It was late in the winter of 2013-14 when a couple of sophomores from Brentwood lit up the Long Island high school basketball landscape. Mike Almonacy delivered no-look passes in transition and Jamel Allen finished with an assortment of dunks as the Indians rolled to county and Long Island championships and the program’s first trip to the state tournament in Glens Falls since 2005.

Last winter the results were just as successful, with another trip to Glens Falls, though a tad less spectacular. Ali Mableton and Tavon Ginyard joined Almonacy and Allen to give Brentwood four big-time scoring options and less chance for the A&A guys to hog the postseason spotlight.

This season, it’s back to the future. “It’s like going back to our sophomore year when we had to dominate and put Brentwood on the map,” said the 6-2 Almonacy, a scoring point guard who signed with Stony Brook in the fall.

He and fellow senior Allen, a 6-6 center who is drawing Division I interest as a forward from several schools, are the only starters left from Brentwood’s last two Long Island championship teams that fell short of a state Class AA title.

The duo wants its already impressive legacy to include a state championship after losing in the semifinals as sophomores and in the final as juniors. “That’s the goal and that’s what motivates me every day,” said Almonacy, in his fifth year on the varsity.

Allen, whose brother Rahmel is one of three new starters, acknowledged the unfinished business. “I’ll be honest. It’s a lot of pressure,” Allen said. “It’ll be tough on the new guys but it’s going to be fun and it’s going to be challenging.”

To again survive strong challenges in Suffolk AA, Brentwood won’t be spreading the wealth as it did last season. This time around, if Almonacy’s driving, dishing, defense and downtown shooting don’t get you, Allen’s interior domination — featuring dunks and rejections along with an ever-improving three-point shot — will.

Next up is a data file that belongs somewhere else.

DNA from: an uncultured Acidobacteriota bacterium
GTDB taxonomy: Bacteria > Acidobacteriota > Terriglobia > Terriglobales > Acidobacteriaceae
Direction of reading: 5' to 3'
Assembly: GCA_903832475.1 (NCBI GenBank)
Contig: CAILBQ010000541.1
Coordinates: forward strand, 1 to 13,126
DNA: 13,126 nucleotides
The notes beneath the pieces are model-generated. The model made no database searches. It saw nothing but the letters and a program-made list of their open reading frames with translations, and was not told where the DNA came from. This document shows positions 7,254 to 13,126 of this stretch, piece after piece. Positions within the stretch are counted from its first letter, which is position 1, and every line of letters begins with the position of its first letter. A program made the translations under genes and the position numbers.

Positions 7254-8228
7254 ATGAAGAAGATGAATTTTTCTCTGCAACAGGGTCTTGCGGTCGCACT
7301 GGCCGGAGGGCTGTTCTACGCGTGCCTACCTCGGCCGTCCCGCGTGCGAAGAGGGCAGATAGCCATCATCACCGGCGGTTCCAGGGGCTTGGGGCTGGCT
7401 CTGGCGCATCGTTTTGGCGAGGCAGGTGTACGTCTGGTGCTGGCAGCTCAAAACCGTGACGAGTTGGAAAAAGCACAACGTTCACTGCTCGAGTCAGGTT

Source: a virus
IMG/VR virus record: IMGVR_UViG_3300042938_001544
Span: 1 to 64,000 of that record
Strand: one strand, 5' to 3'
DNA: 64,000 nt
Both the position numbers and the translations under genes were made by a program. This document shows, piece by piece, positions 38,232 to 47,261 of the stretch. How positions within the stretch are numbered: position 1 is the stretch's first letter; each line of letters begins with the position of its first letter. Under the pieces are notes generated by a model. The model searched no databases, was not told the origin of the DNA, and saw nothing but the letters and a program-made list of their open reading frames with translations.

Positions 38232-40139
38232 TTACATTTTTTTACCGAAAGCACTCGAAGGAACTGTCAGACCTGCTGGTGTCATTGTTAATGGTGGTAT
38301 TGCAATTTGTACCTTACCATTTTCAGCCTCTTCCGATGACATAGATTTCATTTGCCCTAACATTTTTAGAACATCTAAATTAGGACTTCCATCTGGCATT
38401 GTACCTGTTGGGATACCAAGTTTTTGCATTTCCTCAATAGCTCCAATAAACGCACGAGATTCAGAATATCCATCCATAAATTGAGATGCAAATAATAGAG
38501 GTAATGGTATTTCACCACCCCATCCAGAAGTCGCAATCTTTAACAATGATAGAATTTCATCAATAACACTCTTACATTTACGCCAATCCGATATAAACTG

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“Those two are definitely our go-to guys,” Brentwood coach Anthony Jimenez said. “Last year we had four guys who could score at will. We’re so different this year, but Mike and Jamel are still as unselfish as they were last year because they have faith in their teammates.”

Jimenez likes his veterans’ myriad skills, of course, but he absolutely loves the mental aspect of their games. “I can never question their work ethic. They are two ferocious players even during practice,” Jimenez said. “All I ask of them is to provide leadership.”

Almonacy always has been a vocal, take-charge guy; Allen is growing into that role. “Coach stresses leadership to me and Mike a lot. That’s all he cares about,” Allen said. “If we are doing something right, hopefully the other players will follow. If not, then we have to get on them. I’m very comfortable in that role.”

Both players have worked diligently to improve their games for the next level. For Almonacy, that meant getting quicker and stronger to help his defense and adding range to his three-point shot. For Allen, it meant spending the summer shooting more than 500 jumpers a day with his brother Rahmel to become confident in the three-point shot that complements his power moves.

Both will get a chance to show off those skills. “I want Mike and Jamel to take over during crunch time,” Jimenez said.

That’s a familiar role for Almonacy. “Since I’ve been here, I’ve been the guy with the ball at the end because everyone trusts me,” he said. “This year I might have to shoot a little bit more, score a little bit more, which I’m OK with.”

And if he and Allen can rekindle some of those alley-oop moments from their sophomore year, that’s OK, too. “Of course, of course,” Allen said with a laugh. “Those are my favorites, especially when it’s me and Mike on the break. Then it’s Showtime!”

It’s a show we’ve seen before.